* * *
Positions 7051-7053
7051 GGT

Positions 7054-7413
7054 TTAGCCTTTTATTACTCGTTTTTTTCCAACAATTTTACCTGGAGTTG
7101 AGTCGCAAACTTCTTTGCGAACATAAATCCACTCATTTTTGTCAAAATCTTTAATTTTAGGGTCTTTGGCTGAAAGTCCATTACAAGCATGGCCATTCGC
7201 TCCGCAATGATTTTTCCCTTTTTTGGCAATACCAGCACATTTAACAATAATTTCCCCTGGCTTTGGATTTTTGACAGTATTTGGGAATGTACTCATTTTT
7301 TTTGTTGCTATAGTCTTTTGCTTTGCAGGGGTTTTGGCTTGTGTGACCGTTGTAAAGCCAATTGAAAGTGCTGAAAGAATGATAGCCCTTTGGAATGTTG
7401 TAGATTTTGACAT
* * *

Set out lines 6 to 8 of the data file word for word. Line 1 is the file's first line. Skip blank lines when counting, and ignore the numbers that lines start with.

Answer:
7201 TCCGCAATGATTTTTCCCTTTTTTGGCAATACCAGCACATTTAACAATAATTTCCCCTGGCTTTGGATTTTTGACAGTATTTGGGAATGTACTCATTTTT
7301 TTTGTTGCTATAGTCTTTTGCTTTGCAGGGGTTTTGGCTTGTGTGACCGTTGTAAAGCCAATTGAAAGTGCTGAAAGAATGATAGCCCTTTGGAATGTTG
7401 TAGATTTTGACAT